As seen in the above quotation from the Muratorian Canon, tradition also held that Luke was a physician (cf. 4:14). In 1882 Hobart attempted to prove that Luke and Acts "were written by the same person, and that the writer was a medical man" (p. xxix). His study of the alleged medical language is informed, rich, and still useful; but it does not necessarily prove his point. Cadbury argued that though the terminology cited by Hobart was used by medical writers in the ancient world, others who were by no means physicians also used it. Cadbury's work does not, of course, disprove that Luke was a physician, much less that he wrote Luke and Acts; but it does weaken the linguistic evidence for the former assumption.
Irenaeus not only attested to Luke's authorship of the Gospel but also said that Luke was Paul's "inseparable" companion (Adversus Haereses 3.14.1). While there were periods of time when Luke was not with Paul, their relationship was deep and lasting. Taking 2 Timothy 4:11 as a genuine comment of Paul's, only Luke was with him during his final imprisonment. Paul's comment in Colossians 4 leads us to assume Luke was a Gentile, because in vv.10-11 Paul listed several friends and said, "These are the only Jews among my fellow workers for the kingdom of God." Then he mentioned Luke (v.14). This, however, falls short of a direct statement that Luke was a Gentile. Some have held that he was a Jewish Christian, even (according to an early church tradition) one of the seventy-two disciples in Luke 10:1. The Semitic elements of style in Luke, especially in chapters 1-2 and in the Jerusalem narrative in Acts (chs. 1-15), might also suggest that he was a Jewish Christian. But as we shall note below, there are other possible reasons for these stylistic traits. There is a church tradition that Luke came from Antioch in Syria. It is generally accepted, not on its own authority, but because of Luke's involvement with the church in Antioch. This would mean, of course, that Luke was not (as some think) the "man of Macedonia" Paul saw in his vision at Troas (Acts 16:8-9).
Can we discern a single purpose for the Gospel of Luke? The answer must be based on a consideration of the prologue to the Gospel (1:1-4), of the apparent purposes of Acts (cf. Longenecker, "Acts," EBC, 9:216-21), of the major themes and theology of the book, and of its life situation. The following proposals are worth weighing.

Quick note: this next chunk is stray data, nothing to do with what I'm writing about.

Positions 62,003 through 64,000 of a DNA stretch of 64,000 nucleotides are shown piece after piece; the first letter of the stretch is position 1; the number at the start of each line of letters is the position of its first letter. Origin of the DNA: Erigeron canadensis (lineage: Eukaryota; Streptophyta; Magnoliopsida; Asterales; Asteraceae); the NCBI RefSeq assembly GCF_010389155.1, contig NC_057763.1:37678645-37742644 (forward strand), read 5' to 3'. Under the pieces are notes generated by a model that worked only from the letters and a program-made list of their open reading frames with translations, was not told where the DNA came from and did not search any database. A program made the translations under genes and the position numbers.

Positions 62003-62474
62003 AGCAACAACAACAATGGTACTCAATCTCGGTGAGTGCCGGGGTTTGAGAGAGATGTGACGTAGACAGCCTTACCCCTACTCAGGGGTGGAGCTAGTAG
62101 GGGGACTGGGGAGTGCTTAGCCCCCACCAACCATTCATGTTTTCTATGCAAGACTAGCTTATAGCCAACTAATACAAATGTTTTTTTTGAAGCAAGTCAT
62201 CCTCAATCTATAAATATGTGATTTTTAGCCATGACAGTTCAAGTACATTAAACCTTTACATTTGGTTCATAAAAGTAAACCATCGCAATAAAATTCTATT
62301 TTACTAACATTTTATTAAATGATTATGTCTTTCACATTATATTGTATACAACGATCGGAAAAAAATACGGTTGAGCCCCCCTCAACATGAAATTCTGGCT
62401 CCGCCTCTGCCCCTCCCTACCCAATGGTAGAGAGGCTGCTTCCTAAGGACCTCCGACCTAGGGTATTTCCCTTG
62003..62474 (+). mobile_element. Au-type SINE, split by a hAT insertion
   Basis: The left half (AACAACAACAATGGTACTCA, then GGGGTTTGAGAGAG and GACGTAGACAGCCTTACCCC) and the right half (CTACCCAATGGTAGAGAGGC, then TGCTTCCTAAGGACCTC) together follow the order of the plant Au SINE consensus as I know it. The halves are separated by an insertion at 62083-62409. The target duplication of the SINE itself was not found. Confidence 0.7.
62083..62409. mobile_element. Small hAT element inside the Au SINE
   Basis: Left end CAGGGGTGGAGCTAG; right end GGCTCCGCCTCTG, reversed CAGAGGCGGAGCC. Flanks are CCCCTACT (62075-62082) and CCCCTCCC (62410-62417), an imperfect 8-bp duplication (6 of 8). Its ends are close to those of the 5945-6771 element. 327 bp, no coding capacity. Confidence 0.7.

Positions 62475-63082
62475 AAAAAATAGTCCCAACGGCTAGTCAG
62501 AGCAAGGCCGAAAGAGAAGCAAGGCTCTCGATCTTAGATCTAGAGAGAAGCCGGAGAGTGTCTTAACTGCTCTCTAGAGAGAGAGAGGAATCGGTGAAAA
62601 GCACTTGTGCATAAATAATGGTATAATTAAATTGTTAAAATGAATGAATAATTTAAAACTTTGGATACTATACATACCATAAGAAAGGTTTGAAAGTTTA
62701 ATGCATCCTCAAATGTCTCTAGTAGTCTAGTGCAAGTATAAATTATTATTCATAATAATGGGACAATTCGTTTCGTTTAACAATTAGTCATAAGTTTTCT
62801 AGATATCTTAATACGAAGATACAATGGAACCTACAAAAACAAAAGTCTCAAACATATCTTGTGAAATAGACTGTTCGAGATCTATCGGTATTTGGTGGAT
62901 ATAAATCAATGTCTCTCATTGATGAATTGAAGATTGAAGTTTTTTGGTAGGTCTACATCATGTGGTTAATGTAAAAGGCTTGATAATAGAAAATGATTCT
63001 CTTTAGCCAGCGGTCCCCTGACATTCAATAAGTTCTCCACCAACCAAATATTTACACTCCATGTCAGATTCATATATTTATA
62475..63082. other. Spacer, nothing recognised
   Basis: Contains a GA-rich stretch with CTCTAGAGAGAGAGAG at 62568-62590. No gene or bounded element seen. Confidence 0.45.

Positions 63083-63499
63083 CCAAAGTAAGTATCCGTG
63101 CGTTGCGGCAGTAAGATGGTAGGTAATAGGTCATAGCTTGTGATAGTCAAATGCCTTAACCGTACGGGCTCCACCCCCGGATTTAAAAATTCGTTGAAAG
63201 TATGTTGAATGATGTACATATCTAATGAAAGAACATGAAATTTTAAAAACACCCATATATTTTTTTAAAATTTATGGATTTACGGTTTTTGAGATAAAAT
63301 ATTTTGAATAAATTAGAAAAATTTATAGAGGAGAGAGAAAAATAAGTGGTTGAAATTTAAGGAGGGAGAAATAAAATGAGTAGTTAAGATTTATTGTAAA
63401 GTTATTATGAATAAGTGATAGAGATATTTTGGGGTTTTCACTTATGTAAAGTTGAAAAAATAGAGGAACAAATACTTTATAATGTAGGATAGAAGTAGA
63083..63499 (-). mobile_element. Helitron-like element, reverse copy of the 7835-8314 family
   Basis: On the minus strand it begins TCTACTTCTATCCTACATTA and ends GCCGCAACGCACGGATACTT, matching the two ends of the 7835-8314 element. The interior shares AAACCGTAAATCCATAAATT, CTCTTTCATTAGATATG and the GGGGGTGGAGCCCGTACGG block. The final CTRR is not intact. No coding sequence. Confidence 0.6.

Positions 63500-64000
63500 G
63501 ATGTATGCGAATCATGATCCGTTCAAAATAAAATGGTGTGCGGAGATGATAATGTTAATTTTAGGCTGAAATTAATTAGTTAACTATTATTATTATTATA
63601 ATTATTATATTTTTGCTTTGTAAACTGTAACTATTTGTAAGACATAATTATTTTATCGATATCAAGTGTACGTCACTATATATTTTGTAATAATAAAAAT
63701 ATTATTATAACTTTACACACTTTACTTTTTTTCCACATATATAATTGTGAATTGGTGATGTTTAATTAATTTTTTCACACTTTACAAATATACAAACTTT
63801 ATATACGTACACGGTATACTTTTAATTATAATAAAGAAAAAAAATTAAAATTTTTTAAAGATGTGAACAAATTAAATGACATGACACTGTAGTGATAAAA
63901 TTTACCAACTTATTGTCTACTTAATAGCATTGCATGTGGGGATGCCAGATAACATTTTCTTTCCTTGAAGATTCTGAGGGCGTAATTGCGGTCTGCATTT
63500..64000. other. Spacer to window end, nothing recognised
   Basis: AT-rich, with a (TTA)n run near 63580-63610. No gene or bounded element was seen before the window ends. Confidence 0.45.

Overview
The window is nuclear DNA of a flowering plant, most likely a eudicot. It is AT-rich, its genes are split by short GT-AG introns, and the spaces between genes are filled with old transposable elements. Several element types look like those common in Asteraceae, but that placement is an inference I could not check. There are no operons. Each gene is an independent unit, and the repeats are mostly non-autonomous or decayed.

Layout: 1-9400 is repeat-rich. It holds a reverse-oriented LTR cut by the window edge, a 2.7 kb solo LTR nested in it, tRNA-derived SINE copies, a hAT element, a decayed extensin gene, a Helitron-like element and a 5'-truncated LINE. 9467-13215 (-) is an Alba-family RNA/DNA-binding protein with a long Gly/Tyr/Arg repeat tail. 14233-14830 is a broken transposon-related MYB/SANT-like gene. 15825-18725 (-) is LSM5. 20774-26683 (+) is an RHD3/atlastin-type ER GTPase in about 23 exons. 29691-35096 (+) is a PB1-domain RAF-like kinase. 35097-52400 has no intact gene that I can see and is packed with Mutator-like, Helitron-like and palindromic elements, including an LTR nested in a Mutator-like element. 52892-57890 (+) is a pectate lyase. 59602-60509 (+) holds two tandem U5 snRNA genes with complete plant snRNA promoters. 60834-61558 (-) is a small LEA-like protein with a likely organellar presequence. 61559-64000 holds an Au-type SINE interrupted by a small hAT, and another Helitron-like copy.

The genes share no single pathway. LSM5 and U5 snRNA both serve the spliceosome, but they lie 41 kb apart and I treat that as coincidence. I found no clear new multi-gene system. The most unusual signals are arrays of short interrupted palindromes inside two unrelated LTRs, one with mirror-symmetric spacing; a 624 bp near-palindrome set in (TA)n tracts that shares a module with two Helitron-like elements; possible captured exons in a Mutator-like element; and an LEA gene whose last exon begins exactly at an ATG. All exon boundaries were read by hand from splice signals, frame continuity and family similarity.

The centrality of the theme and theology of salvation and the frequent proclamation of Good News, both in Luke and in Acts, make the evangelization of non-Christians a possible purpose for Luke-Acts.
b. Confirmation of the factual basis for faith
This is supported by the prologue (Luke 1:1-4), the historical references throughout the two books, the references to eyewitnesses (e.g., Luke 1:2; Acts 10:39), and the apologetic value of proof from prophecy (e.g., Acts 10:43).
c. Personal assurance
Confirmation of the factual basis for faith is not sufficient unless it brings a corresponding conviction and assurance within the reader. Luke 1:4 says that Luke wrote so that Theophilus might "know the certainty of the things" he had "been taught."
d. Narration of history
Did Luke write simply because he sensed the need of preserving the record of the origin and growth of the early church? Few, if any, ancient writers wrote history simply to preserve a chronicle of events. Also, it would be difficult to explain the disproportionate space given to early events and figures in the life of the church if Luke were merely doing a historical chronicle. Fitzmyer (Gospel of Luke, p. 9) sees value in Nils Dahl's proposal that this is a "continuation of biblical history" in that it shows the validity of apostolic tradition as part of that continuity and locus of salvation truth. But see further at "f" below.
e. An apologetic
One version of this purpose, which was occasionally proposed in an earlier generation, was that Luke wrote Acts as a brief for Paul's trial at Rome. The contents are too broad for that purpose, and it does not explain the Gospel of Luke. A more likely proposal is that the Gospel is an apologetic for Christianity as a religious sect. Jews had certain rights under the Roman Empire, and Luke may have written to demonstrate that Christianity should also have such rights as a religio licita ("legitimate religion") along with Pharisaism and the other sects of Judaism. At his trials Paul tried to identify himself with Judaism, especially Pharisaism. He himself called Christianity a "sect" in Acts 24:14, a term used in the accusation against him in v.5.
Excerpted from Luke by Walter L. Liefeld Copyright © 1995 by Zondervan. Excerpted by permission.